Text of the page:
UNITED STATES of America, Plaintiff-Appellee,
Ricky Lee SMITH, Defendant-Appellant.
United States Court of Appeals, Ninth Circuit.
Submitted Feb. 21, 1995.*
Decided Feb. 28, 1995.
48 F.3d 1229
NOTICE: Ninth Circuit Rule 36-3 provides that dispositions other than opinions or orders designated for publication are not precedential and should not be cited except when relevant under the doctrines of law of the case, res judicata, or collateral estoppel.
Before: SCHROEDER, CANBY, and LEAVY, Circuit Judges.
Ricky Lee Smith appeals his one-month sentence imposed following the entry of a guilty plea to submitting false claims to the Railroad Retirement Board in violation of 45 U.S.C. Sec. 359(a). Smith contends that the district court erred in adjusting his offense level upwards for more than minimal planning pursuant to U.S.S.G. Sec. 2F1.1(b)(2)(A). We have jurisdiction under 28 U.S.C. Sec. 1291 and affirm.
We review the district court's determination that a defendant has engaged in more than minimal planning for clear error. United States v. Lindholm, 24 F.3d 1078, 1086 (9th Cir.1994). " 'More than minimal planning' is deemed present in any case involving repeated acts over a period of time, unless it is clear that each instance was purely opportune." U.S.S.G. Sec. 1B1.1, comment. (n. 1(f)). Thus, the adjustment generally applies to cases involving repeated acts over a period of time. See Lindholm, 24 F.3d at 1086; United States v. Donine, 985 F.2d 463, 465 (9th Cir.1993).
Smith does not dispute the district court's finding that he engaged in repeated acts over a period of time but he contends that each instance was purely opportune because the Railroad Retirement Board invited him to apply for benefits by sending him a claim form every two weeks. However, every two weeks Smith was required to fill out the claim form by answering questions about his employment since he last claimed benefits, and to mail the form to the Board. It is undisputed that Smith falsely claimed that he had not worked during the periods in question. Given that Smith submitted these false claim forms on nine separate occasions over a period of four months, we cannot say that each instance was purely opportune. See U.S.S.G. Sec. 1B1.1, comment. (n. 1(f)); Lindholm, 24 F.3d at 1086. Accordingly, the district court's two-level increase in Smith's base offense level was not clearly erroneous. See Lindholm, 24 F.3d at 1086.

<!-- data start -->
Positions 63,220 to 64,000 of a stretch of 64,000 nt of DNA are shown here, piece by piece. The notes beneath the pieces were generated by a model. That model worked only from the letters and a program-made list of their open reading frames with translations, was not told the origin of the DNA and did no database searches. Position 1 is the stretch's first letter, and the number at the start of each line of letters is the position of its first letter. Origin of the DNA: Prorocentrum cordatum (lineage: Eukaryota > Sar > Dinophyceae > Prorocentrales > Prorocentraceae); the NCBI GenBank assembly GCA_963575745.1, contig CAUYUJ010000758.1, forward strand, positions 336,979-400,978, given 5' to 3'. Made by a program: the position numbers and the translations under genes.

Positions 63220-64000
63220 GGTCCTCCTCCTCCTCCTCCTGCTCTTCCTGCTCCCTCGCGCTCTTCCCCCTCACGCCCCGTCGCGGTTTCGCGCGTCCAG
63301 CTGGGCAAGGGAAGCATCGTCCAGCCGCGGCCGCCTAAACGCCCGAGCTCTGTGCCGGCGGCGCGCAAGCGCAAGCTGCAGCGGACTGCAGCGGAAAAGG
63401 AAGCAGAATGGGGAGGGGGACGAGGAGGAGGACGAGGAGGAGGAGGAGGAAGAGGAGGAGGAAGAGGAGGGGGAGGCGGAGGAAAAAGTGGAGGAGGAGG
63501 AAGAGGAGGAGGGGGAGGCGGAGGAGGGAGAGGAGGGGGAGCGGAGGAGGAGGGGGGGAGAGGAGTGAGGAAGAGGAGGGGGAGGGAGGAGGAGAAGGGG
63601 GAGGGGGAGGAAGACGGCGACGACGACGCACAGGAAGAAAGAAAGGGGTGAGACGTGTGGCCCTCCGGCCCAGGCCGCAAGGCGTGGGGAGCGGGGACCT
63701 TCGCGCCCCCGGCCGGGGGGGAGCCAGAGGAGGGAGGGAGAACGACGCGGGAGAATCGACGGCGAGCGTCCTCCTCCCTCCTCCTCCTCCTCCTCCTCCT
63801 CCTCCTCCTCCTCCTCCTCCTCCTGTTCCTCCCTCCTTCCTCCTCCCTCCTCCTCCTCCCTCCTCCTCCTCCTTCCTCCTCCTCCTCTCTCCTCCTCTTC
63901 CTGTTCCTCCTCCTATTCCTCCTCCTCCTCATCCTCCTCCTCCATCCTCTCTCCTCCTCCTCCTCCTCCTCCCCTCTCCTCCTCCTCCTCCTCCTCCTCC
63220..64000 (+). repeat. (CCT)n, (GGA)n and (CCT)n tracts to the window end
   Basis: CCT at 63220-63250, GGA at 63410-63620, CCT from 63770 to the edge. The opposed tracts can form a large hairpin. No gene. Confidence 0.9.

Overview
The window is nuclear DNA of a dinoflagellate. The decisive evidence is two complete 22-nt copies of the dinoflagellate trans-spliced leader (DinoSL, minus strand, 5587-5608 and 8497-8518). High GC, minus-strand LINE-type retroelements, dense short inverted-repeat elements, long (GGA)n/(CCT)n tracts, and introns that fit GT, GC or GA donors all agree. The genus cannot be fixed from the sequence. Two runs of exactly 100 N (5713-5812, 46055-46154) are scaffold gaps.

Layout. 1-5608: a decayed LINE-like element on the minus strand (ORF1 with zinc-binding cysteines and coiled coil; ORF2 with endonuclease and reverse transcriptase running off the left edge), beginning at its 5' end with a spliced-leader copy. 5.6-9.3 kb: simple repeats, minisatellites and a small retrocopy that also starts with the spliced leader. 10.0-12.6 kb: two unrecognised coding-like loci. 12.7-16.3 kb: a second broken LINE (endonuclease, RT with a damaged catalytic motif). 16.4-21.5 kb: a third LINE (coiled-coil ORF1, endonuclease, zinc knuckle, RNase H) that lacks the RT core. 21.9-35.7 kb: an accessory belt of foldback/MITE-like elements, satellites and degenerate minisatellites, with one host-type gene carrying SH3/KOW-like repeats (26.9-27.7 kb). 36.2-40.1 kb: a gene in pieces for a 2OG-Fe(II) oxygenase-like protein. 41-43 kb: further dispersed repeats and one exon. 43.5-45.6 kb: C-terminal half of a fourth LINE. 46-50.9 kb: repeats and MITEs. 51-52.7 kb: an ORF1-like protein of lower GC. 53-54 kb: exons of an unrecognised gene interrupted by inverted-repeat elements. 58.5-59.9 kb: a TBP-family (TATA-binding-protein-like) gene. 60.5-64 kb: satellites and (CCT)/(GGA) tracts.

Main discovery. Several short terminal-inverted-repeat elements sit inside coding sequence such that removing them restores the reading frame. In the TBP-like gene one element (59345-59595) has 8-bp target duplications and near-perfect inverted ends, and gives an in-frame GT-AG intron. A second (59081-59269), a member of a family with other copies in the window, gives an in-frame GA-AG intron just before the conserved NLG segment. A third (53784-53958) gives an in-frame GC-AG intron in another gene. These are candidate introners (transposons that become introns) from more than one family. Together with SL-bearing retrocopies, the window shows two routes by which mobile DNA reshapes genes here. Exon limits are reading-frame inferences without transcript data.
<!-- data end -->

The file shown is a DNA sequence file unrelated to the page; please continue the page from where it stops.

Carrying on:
Smith contends that the rule of lenity requires that the "purely opportune" language of U.S.S.G. Sec. 1B1.1, comment. (n. 1(f)) be interpreted in his favor. However, since the language of U.S.S.G. Sec. 1B1.1, comment. (n. 1(f)) is unambiguous, the rule of lenity does not apply. See United States v. Rivera, 996 F.2d 993, 997 (9th Cir.1993).
Smith contends that the application of U.S.S.G. Sec. 2F1.1(b)(2)(A) involves impermissible double counting because the loss calculation under U.S.S.G. Sec. 2F1.1(b)(1)(A) fully accounts for his repeated conduct. The district court did not engage in impermissible double counting since these two sections of the Guideline account for two different kinds of harm. See United States v. Reese, 2 F.3d 870, 895 (9th Cir.1993), cert. denied, 114 S.Ct. 928 (1994).